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Venous Thromboembolism
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Venous thromboembolism

Read time: 5 mins
Last updated: 5th Mar 2024
Published:17th Nov 2020

About VTE

Venous thromboembolism (VTE) includes pulmonary embolism (PE) and deep vein thrombosis (DVT), as well as thrombosis in other parts of the venous system, such as the superficial veins1. Thrombosis development is thought to be triggered by a combination of blood stasis, plasma hypercoagulability and endothelial dysfunction, most often initiated in the valve pockets of large veins2.

What is the burden of VTE?

Globally, VTE is the third most common type of cardiovascular disease, after myocardial infarction and stroke3. VTE is a leading cause of disability, preventable hospital death and mortality worldwide, incurring a high patient and socioeconomic burden of disease1,4,5.

What are the risk factors for VTE?

Risk factors that can predispose individuals to VTE include surgery, hospitalisation, history of cardiovascular disease, trauma/injury, and some types of medications and medical conditions3,6. For example, people with cancer are at an increased risk of VTE (cancer-associated thrombosis, CAT)7,8. The risk of CAT is higher for those with active, metastatic cancer, who are hospitalised and/or undergoing systemic chemotherapy9. Considering the unique pathophysiology of thrombosis in patients with cancer, as well as additional considerations for treatment, specific guideline recommendations are available to inform management of CAT1,3,9–11.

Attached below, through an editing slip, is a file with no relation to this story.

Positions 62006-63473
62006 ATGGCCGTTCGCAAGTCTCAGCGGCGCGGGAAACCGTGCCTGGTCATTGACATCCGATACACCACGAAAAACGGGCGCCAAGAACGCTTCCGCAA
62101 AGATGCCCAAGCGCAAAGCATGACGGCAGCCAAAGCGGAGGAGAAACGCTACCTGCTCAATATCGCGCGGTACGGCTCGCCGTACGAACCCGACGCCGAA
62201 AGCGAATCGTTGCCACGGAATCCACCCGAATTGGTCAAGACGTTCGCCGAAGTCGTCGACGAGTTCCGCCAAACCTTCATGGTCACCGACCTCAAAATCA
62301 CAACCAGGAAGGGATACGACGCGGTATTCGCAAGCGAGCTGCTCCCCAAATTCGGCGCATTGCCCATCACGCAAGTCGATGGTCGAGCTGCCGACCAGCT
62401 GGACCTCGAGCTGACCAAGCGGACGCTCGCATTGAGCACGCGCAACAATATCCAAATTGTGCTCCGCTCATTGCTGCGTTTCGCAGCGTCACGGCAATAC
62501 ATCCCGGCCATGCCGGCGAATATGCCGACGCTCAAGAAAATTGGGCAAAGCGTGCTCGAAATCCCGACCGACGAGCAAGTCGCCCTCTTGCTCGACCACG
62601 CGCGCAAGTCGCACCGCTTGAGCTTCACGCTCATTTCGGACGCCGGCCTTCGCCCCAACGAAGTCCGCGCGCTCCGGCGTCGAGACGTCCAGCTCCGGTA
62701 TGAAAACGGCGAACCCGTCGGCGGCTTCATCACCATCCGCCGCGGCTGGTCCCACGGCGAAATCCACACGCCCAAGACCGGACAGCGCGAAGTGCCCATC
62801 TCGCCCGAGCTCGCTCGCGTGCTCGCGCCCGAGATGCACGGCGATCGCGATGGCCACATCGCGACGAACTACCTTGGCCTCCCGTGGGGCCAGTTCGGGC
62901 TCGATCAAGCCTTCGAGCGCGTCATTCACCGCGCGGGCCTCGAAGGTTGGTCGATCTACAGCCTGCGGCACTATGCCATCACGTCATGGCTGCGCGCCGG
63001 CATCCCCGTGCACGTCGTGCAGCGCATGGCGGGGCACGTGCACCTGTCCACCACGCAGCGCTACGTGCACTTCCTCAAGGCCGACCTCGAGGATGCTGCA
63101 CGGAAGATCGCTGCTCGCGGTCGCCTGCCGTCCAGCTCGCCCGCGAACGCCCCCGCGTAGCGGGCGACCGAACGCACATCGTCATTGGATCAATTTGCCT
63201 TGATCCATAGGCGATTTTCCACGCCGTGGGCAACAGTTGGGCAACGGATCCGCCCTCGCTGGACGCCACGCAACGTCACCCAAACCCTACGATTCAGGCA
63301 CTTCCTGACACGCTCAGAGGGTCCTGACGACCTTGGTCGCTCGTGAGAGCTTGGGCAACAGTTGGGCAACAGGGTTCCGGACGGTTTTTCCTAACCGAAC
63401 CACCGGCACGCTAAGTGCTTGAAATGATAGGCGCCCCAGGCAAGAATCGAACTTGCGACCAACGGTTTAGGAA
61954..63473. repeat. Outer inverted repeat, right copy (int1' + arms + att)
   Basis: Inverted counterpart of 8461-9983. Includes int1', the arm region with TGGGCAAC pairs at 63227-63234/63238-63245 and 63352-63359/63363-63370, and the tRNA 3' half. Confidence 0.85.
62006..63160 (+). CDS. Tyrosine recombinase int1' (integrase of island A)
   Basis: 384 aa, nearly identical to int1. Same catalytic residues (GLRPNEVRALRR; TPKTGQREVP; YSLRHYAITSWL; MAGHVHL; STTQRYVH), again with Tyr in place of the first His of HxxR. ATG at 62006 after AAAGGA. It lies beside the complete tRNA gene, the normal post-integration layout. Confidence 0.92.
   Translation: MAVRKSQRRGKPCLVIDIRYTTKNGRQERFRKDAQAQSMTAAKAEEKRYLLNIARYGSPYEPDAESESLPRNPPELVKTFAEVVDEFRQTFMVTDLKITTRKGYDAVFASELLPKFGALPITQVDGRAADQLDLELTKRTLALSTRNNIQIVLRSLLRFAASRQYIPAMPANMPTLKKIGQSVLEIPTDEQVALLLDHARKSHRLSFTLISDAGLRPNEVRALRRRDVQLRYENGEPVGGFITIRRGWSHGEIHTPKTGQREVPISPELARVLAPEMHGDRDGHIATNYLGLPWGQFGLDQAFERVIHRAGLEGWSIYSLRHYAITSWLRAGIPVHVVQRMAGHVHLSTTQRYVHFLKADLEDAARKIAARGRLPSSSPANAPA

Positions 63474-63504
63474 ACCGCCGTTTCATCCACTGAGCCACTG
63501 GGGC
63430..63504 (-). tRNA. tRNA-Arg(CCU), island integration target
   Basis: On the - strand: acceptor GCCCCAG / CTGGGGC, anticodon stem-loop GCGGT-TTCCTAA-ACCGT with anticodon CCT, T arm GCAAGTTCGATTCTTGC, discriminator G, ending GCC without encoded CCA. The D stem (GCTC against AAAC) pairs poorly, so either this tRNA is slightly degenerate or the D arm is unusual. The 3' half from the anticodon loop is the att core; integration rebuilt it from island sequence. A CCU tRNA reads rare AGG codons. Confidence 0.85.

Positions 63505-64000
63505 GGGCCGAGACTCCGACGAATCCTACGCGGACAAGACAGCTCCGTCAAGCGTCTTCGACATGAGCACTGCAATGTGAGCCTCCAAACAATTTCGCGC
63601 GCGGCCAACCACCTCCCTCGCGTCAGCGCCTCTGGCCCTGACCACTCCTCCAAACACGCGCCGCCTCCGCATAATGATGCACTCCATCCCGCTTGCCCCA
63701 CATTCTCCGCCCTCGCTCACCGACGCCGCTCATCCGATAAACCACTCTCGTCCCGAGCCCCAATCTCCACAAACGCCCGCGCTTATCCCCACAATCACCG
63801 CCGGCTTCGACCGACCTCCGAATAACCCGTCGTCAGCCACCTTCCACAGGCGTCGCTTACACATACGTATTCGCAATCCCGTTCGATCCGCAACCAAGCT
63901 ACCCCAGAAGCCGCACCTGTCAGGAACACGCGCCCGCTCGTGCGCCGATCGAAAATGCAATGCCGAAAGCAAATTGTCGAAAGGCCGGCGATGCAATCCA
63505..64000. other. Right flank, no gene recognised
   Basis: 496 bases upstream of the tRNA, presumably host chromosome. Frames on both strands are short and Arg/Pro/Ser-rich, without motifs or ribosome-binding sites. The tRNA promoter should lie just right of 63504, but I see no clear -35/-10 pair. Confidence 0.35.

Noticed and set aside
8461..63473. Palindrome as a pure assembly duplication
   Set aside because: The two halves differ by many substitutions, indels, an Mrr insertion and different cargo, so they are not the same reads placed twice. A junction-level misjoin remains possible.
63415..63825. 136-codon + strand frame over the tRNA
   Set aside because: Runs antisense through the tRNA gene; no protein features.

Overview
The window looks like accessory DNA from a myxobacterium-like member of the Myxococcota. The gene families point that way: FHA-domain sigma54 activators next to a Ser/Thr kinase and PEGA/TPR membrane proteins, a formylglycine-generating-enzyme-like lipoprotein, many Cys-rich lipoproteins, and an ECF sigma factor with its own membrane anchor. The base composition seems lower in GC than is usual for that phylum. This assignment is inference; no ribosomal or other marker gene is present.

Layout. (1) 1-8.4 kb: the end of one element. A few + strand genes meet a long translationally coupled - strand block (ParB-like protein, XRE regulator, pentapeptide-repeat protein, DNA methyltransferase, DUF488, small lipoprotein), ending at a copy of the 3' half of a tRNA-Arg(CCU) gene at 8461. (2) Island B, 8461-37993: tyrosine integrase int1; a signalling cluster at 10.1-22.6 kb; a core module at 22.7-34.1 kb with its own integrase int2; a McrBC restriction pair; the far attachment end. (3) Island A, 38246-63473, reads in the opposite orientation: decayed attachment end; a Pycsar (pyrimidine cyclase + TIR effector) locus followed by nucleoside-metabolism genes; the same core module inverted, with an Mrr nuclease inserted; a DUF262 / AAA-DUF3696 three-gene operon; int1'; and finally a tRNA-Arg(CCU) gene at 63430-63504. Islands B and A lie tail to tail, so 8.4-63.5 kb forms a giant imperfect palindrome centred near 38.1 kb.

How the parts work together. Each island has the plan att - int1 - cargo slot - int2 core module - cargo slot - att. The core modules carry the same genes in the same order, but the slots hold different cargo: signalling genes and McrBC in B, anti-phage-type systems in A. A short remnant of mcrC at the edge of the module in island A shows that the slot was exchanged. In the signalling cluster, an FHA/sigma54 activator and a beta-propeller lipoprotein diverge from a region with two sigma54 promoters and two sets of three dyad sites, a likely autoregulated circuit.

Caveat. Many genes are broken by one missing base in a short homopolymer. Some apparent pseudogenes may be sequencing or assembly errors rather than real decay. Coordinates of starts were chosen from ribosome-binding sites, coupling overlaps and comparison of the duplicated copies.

How is venous thromboembolism diagnosed?

The most common symptoms of DVT include pain, swelling and tenderness in the affected part of the body1,3,12. Symptoms of PE include dyspnoea/shortness of breath, haemoptysis, presyncope or syncope, tachycardia, hypotension and chest pain1,3,12. A diagnosis of VTE is not always straightforward because other conditions have similar symptoms12,13. For DVT, the diagnostic approach is informed by the suspected location of the DVT and clinical probability of DVT. For PE without haemodynamic instability, diagnosis is also informed by clinical probability, whereas PE with haemodynamic instability requires an emergency diagnosis and immediate referral for reperfusion treatment3.